Tang X, Zhou J, Zhang J, et al.
Low Expression of FUS1 Is Negatively Correlated with miR-378 and May Predict Adverse Prognoses in Acute Myeloid Leukemia.
Acta Haematol. 2018; 139(2):89-95 [PubMed] Related Publications
FUS1 is a tumor suppressor gene that has been found to be frequently lost in a variety of solid tumors. In this study, we aimed to investigate the expression status of the FUS1 gene in acute myeloid leukemia (AML), as well as its clinical significance. We further explored the correlation between the expression of FUS1 and miR-378 in AML. We detected expression of the FUS1 transcript in bone marrow mononuclear cells from 23 controls and 158 newly diagnosed AML patients by real-time quantitative polymerase chain reaction. Downregulated FUS1 expression was found in 139 out of 158 (87.97%) AML cases; this rate was significantly lower than that in all 23 controls (p = 0.012). Receiver operating characteristic curve analysis revealed that the FUS1 transcript level could discriminate AML patients from controls effectively (area under the ROC curve = 0.663). Kaplan-Meier analysis demonstrated that non-M3-AML patients with a low FUS1 expression had a shorter overall survival (p = 0.049) and leukemia-free survival (p = 0.051) than those with a high FUS1 expression. Furthermore, we studied the correlation between the expression of FUS1 and miR-378 in 53 newly diagnosed AML patients. We found that the correlation coefficient was -0.346, which showed that FUS1 and miR-378 were negatively correlated in AML patients (p = 0.011). These results indicate that the low expression of FUS1 is a common molecular event in AML.

Meraz IM, Majidi M, Cao X, et al.
TUSC2 Immunogene Therapy Synergizes with Anti-PD-1 through Enhanced Proliferation and Infiltration of Natural Killer Cells in Syngeneic
Cancer Immunol Res. 2018; 6(2):163-177 [PubMed] Free Access to Full Article Related Publications
Expression of the multikinase inhibitor encoded by the tumor suppressor gene

A P S, Laishram RS
Nuclear Phosphatidylinositol-Phosphate Type I Kinase α-Coupled Star-PAP Polyadenylation Regulates Cell Invasion.
Mol Cell Biol. 2018; 38(5) [PubMed] Free Access to Full Article Related Publications
Star-PAP, a nuclear phosphatidylinositol (PI) signal-regulated poly(A) polymerase (PAP), couples with type I PI phosphate kinase α (PIPKIα) and controls gene expression. We show that Star-PAP and PIPKIα together regulate 3'-end processing and expression of pre-mRNAs encoding key anti-invasive factors (

Hoza J, Salzman R, Bakaj T, et al.
Comparison of lymphatic vessel density and expression of VEGF-C and VEGF-D lymphangiogenic factors in Warthin's tumours and oncocytic adenomas.
Biomed Pap Med Fac Univ Palacky Olomouc Czech Repub. 2018; 162(1):47-53 [PubMed] Related Publications
OBJECTIVES: To compare the density of lymphatic vessels and VEGF-C and VEGF-D expression in Warthin's tumours (WTs) and oncocytic adenomas (OCAs).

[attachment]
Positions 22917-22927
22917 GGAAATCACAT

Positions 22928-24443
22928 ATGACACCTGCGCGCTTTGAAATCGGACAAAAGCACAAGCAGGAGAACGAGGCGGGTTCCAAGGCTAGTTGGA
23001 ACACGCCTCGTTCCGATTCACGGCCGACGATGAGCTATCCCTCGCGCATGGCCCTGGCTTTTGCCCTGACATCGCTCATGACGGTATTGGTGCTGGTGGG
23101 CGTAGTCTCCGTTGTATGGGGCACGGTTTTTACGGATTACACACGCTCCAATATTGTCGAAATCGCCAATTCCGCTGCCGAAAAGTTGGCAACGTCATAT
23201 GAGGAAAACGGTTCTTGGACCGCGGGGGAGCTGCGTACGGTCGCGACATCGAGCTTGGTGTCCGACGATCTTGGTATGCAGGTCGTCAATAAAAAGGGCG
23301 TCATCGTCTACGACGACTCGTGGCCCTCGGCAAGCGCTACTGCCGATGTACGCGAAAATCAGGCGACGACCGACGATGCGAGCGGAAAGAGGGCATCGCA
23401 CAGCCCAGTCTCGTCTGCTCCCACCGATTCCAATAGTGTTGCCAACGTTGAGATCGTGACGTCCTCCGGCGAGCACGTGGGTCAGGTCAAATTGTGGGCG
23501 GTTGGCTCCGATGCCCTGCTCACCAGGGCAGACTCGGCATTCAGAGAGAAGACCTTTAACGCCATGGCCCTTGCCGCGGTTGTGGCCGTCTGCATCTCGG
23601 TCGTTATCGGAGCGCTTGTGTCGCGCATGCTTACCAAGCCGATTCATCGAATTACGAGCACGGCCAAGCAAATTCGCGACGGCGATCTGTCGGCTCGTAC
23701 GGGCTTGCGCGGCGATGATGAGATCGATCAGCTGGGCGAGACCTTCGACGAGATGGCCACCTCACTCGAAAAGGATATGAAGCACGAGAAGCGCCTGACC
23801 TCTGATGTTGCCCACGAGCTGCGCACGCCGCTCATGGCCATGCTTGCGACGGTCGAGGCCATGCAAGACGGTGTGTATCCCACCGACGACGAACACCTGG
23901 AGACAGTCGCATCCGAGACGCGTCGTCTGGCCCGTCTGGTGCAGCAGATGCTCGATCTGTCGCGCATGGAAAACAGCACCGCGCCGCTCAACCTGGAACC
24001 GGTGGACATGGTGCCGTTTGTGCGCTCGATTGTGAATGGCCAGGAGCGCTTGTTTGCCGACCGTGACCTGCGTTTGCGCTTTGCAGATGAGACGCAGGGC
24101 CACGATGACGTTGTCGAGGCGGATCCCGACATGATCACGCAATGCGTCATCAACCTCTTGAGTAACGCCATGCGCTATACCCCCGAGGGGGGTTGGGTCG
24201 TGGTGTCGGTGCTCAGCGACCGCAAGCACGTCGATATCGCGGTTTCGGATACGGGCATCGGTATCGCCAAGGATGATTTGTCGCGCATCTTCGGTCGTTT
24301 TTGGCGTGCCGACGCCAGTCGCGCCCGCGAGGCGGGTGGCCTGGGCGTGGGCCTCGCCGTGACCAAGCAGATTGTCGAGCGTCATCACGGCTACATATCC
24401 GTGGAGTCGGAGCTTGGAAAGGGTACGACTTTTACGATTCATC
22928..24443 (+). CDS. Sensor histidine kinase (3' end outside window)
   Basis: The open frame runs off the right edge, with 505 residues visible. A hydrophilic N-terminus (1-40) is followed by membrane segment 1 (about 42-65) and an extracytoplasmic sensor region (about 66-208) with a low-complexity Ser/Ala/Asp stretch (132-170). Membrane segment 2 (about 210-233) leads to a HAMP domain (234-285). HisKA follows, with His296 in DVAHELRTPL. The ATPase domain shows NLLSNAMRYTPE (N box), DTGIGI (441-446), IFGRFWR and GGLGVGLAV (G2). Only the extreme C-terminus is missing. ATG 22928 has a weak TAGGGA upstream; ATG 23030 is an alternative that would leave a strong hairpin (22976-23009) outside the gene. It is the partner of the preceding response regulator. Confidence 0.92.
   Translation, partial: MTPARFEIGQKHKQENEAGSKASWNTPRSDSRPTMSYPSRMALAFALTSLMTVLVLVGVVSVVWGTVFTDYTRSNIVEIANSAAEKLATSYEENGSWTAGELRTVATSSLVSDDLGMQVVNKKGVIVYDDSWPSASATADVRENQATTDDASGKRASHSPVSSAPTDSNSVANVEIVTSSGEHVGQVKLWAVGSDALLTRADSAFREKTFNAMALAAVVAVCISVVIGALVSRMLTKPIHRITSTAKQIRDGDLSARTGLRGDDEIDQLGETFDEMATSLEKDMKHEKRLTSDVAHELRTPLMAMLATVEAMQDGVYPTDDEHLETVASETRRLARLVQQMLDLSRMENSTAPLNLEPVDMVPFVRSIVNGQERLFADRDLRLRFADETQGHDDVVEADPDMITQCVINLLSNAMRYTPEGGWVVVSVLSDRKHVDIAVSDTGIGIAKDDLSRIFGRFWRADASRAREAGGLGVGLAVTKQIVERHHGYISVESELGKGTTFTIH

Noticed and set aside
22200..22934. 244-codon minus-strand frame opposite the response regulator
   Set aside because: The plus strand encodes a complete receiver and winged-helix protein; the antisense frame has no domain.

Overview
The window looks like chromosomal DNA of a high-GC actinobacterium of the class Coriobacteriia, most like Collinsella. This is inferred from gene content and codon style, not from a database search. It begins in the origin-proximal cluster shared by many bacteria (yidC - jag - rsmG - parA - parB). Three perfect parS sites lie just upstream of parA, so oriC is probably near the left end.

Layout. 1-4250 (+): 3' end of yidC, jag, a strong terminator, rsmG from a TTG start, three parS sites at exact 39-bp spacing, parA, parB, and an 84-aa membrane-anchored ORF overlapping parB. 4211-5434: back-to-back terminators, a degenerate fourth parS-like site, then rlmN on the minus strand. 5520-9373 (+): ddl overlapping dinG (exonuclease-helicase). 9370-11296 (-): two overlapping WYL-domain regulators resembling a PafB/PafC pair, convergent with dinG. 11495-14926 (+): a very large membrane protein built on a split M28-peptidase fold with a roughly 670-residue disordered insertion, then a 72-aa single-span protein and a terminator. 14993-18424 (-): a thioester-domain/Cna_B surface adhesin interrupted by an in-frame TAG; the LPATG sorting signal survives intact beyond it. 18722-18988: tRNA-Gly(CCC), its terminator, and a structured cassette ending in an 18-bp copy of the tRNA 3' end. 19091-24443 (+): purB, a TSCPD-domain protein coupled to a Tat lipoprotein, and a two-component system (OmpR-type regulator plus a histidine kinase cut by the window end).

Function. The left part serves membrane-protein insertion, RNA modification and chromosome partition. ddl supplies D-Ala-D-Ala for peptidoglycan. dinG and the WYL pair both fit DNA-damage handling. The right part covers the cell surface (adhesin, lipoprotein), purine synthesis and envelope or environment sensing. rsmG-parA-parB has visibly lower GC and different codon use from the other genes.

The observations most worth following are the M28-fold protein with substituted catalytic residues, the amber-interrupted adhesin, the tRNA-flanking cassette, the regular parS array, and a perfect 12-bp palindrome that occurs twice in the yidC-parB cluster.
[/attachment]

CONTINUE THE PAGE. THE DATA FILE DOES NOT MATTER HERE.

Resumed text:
METHODS: Twenty three WTs and 13 OCAs of the parotid gland were analyzed. Lymphatic vessels were detected using the D2-40 antibody. For evaluation of the intratumour and peritumour lymphatic vessel density (iLVD and pLVD, respectively) the area of greatest vascularisation (hot spots) was chosen, using a ×40 field, and the number of vessels per square millimeter was counted in a ×200 field. The staining intensity for VEGF-C and VEGF-D immunoreaction in the tumour cells was graded from 0 to 3.
RESULTS: The mean iLVD and pLVD values in WTs was 4.7 (range 1-8) and 6.9 (range 3-10), those in the OCAs 1.0 (range 0-3) and 5.8 (range 2-8), respectively. The differences in the iLVD, but not pLVD between the two tumour groups were statistically significant. In both entities, the pLVD markedly outnumbered the iLVD. The intratumour vessels in the WTs were present exclusively in the lymphoid stroma. In the group of 23 WTs, 13 (56.6%), 17 (73.9%) and 10 (43.4%) samples revealed positive VEGF-C, VEGF-D and both immunoreactions, respectively. 10 of 13 (77%) cases revealed VEGF-D immunoreaction and in none of them was the VEGF-C reaction present.
CONCLUSION: The tumours had a comparable high density of peritumorous lymphatic network. However, WTs markedly differed from OCAs in the number of the intratumorous vessels. These were abundant solely in the stroma of WT, while practically lacking in the neoplastic epithelium of the WT and relatively rare in OCAs. We suggest that homeostasis in both entities is mediated mainly by peritumorous lymphatics. The lymphatic drainage in WTs is also fostered exclusively by stromal lymphatics, whereas in stroma poor OCAs by the vessels present in their neoplastic epithelium. We also believe that WTs stimulate proliferation of pre-existing lymphatic capillaries by means of the paracrine secretion of VEGF-C and VEGF-D in the neoplastic as well as reactive stromal cells, while in the OCAs only the latter factor takes part in their lymphangiogenesis.

Hidalgo-Tenorio C, Gil-Anguita C, Ramírez-Taboada J, et al.
Risk factors for infection by oncogenic human papillomaviruses in HIV-positive MSM patients in the ART era (2010-2016).
Medicine (Baltimore). 2017; 96(39):e8109 [PubMed] Free Access to Full Article Related Publications